The DCEU came to San Diego Comic Con armed with new trailers, but the one that really stands out is Warner Bros. and New Line’s upcoming Shazam! movie. The reason is simple: DC has finally made a comic book movie for kids, starring kids. This shouldn’t be a revolutionary concept, as comic books were invented as a product for children, but in today’s pop cultural landscape it’s a breath of fresh air from the gloom and doom we’ve come to associate with DCEU films.
The trailer introduces us to Billy Batson, a foster kid trying to find his place with his new foster family and new school. After defending his foster brother from bullies, he is imbued with the power of Shazam, and upon saying the magic word, he turns into a grown up superhero, played by an endearingly goofy Zachary Levi (Chuck). The film, directed by David F. Sandberg (Annabelle: Creation), has elements of Raimi’s Spiderman mashed up with Big, and that’s a pretty charming combo. Also, jokes. A DCEU movie with jokes, finally!
With the tenth anniversary of Christopher Nolan’s The Dark Knight, many critics have delved into the massive influence that Dark Knight trilogy had on popular culture and comic book cinema. Our own Princess Weekes discussed the anniversary, calling the film “the best and worst thing to happen to superhero movies.” While Nolan’s trilogy was both critically and financially successful, it defined the DCEU’s tone and palette with diminishing returns.
When Warner Bros. sought to create their own franchise in the vein of the Marvel Cinematic Universe, they took inspiration straight from the Nolan playbook. With Zack Snyder as the creative leader, they churned out Man of Steel, Batman v Superman: Dawn of Justice, and Justice League. While the films shared the gritty reality and desaturated color of Nolan’s trilogy, they lacked the thematic resonance and political allegory that made the series iconic. Dark and gritty doesn’t automatically grant a movie depth and complexity.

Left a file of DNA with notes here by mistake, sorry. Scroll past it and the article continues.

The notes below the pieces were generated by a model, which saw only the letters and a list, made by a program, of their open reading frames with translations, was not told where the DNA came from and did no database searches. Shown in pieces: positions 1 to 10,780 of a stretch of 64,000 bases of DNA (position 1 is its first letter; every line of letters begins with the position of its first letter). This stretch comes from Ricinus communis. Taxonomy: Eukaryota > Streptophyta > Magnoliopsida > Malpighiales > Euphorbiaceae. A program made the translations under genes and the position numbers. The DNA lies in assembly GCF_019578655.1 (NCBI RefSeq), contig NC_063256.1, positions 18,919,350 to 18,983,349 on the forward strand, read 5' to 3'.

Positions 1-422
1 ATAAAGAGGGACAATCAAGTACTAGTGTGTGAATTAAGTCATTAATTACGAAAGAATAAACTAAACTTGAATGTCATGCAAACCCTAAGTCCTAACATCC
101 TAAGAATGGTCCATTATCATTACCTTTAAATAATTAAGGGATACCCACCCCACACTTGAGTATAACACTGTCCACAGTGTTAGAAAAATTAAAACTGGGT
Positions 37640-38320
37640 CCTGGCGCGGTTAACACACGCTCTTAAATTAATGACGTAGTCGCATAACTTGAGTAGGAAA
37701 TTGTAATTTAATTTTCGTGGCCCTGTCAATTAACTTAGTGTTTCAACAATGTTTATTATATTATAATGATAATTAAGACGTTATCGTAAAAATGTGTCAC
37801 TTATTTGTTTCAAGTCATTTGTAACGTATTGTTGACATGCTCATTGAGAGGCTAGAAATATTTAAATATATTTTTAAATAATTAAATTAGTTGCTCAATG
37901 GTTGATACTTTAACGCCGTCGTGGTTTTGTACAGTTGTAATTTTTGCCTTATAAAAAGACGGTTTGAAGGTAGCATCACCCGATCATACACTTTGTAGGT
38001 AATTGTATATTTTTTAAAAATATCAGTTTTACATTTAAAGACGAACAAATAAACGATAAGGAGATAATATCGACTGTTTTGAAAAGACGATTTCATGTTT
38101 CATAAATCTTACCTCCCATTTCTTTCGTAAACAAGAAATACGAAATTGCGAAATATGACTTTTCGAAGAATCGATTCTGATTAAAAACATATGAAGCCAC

Furthermore, by taking this strictly “adult” tone, the DCEU alienated a major share of their audience: children and families. The reason that so-called tentpole movies work is that they appeal to all four quadrants of movie-goers. Only Wonder Woman, with its upbeat messaging and family-friendly heroics, managed to break out of Snyder’s mold, achieving massive success.
Shazam! finally gives us a DCEU movie that kids and their parents can enjoy. More importantly, Billy Batson is a kid himself, giving young audiences a hero to identify with and root for. Here’s hoping that Shazam! delivers on the upbeat promise of its delightful trailer.
(via The Verge, image: Kevin Winter/Getty Images)
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